It all started with a copy of The AA Book of The Car and then I dismantled my first engine at age 9. A lifelong love of cars has followed, and I have owned quite a few; Mk 1 Escort, Minis, an Alfasud, five Subaru Imprezas, and an Evo VIII MR are some of the good ones. But the one that sticks in my mind was a two-year-old Nissan R35 GTR I bought in 2012 for £45k. I took it to tracks all around the UK as well as several trips to the Nurburgring and Spa. Fun times! But what was an eye-opener to me was selling it four years later for £41,500 – to a dealer. I had no idea that a modern car could be almost depreciation free. So, I became an avid watcher of the classic and modern classic market – I bring all of this to the Bidding Classics – to list the right appreciating classics for your collection.
I have said it before and I will say it again. Look to tax policy to see where cars are going – it has a huge effect on buying behaviour.
Take electric cars – they have a company car tax rate of just 2%. So there are lots and lots of electric company cars on the roads. That tax rate increases to 37% for the most polluting cars, so you pay almost 1/20th of the tax for an electric car. It is no surprise that a contrast like that changes people’s buying behaviour!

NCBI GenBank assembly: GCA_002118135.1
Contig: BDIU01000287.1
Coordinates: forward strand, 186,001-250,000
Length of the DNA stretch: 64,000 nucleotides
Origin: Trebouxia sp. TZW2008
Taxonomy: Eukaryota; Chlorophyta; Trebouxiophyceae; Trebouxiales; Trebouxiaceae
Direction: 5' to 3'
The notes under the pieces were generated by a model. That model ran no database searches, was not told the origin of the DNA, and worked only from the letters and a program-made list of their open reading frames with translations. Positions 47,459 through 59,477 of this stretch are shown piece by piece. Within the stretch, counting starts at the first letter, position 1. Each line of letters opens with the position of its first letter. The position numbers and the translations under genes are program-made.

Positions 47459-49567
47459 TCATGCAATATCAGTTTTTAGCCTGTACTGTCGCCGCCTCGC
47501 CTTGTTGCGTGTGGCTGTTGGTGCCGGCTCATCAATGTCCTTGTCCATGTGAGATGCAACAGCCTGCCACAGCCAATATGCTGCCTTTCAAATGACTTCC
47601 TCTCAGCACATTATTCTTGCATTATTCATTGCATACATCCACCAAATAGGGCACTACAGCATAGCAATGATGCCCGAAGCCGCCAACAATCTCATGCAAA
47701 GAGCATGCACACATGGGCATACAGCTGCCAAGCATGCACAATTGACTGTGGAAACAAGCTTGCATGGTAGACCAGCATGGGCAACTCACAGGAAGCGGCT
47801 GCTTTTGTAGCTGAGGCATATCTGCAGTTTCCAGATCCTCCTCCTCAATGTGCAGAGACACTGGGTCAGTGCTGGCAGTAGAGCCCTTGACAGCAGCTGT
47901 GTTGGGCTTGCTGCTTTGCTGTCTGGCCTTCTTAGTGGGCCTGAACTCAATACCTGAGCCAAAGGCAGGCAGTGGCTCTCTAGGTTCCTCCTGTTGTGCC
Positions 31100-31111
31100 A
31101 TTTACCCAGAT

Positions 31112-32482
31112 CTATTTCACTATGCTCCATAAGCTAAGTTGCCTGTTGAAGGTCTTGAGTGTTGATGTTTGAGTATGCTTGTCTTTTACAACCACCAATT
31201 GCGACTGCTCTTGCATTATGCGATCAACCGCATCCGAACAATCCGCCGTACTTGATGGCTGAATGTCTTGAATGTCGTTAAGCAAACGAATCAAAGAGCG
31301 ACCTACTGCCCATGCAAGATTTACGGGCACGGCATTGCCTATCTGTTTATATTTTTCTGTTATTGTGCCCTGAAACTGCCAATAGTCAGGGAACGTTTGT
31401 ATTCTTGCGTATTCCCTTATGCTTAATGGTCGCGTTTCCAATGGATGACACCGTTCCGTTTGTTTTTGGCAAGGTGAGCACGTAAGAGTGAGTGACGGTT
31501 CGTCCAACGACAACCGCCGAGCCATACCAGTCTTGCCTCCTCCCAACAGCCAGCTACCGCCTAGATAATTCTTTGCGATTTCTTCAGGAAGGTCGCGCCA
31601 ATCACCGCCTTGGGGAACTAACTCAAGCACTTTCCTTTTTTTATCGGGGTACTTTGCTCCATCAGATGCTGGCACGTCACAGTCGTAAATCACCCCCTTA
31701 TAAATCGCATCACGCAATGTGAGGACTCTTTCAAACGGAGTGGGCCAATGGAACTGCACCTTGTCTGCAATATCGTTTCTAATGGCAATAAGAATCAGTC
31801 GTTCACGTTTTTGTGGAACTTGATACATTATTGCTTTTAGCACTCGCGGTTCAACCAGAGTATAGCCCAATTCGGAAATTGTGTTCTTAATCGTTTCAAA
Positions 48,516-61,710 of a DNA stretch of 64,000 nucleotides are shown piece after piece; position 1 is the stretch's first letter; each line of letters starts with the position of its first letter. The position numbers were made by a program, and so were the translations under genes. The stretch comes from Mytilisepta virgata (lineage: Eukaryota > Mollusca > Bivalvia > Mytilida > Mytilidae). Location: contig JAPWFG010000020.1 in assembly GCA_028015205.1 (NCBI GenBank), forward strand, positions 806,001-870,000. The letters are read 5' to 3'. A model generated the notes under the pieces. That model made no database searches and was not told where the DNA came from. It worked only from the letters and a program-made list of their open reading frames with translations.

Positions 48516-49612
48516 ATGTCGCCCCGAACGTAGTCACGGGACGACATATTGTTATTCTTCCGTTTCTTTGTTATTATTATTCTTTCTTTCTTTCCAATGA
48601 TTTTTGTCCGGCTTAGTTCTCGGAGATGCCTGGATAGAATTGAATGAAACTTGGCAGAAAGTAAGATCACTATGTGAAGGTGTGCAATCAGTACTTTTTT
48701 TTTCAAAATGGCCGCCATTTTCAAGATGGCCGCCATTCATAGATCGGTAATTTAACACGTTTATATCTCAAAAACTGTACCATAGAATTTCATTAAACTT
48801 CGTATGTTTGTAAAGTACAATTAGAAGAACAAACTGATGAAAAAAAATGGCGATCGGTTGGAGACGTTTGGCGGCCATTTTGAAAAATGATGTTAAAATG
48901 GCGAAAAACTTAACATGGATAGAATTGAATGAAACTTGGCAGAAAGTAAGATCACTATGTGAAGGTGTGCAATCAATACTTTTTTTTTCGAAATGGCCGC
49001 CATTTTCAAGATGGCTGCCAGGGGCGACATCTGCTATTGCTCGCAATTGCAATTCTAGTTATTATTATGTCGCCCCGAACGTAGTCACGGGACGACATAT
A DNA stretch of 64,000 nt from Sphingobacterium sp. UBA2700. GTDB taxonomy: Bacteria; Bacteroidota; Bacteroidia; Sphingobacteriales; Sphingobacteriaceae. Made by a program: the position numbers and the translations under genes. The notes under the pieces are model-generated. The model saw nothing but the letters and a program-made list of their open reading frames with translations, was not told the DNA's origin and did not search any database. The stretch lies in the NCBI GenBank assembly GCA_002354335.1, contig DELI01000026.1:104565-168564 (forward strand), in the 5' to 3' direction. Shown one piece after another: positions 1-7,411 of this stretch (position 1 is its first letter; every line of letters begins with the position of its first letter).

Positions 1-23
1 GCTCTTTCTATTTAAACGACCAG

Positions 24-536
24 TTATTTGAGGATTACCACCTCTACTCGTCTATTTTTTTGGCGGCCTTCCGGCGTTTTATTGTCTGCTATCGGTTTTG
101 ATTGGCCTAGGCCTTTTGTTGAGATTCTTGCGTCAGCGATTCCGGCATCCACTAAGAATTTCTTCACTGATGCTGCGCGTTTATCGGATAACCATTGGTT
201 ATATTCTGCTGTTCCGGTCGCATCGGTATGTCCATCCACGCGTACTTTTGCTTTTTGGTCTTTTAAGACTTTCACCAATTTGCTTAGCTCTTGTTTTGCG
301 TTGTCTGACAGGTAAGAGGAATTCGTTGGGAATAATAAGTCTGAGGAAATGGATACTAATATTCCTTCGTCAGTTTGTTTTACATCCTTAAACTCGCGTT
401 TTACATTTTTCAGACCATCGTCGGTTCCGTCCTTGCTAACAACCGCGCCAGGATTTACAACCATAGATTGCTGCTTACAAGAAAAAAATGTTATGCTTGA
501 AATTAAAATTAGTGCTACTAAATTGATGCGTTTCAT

And I am a big proponent of the 40 year rule for classic cars. Buy a car from 1983 or earlier and you:
That is a big bunch of benefits to encourage you to keep an older car running on the roads. And there is a wide variety of cars to choose from 1983 to keep most people happy.
But if you think we have it bad, spare a thought for Singapore. You can’t just go and buy a car there.
First you have to bid on a dreadfully named ‘Certificate of Entitlement’.
These come in various classes, the chepest of which currently costs £62,000 for a car up to 1,600cc. An unlimited certificate costs an incredible £91,000.
Once you have the correct certificate you are then able to buy or import a car. But it doesn’t end there. The certificate isn’t open ended, it only lasts 10 years.
After that you have to start all over again and buy a new certificate.
Wow, I don’t imagine there would be 30 million cars registered in the UK if we had to pay £6,200 per year to own one. Having said that . . .
The recent London ULEZ expansion is causing people a lot of problems. £12.50 per day may not seem much but 250 x £12.50 costs £3,125 per year and 365 x £12.50 is £4,562 per year. Not a million miles away from the £6,200 per year in Singapore. This tax policy is going to have a huge effect on voter behaviour in future elections.
If you want to avoid all of this, buy a pre 1983 car. Like our:
1967 Austin Mini Countryman or
1980 Citroen Acadiane van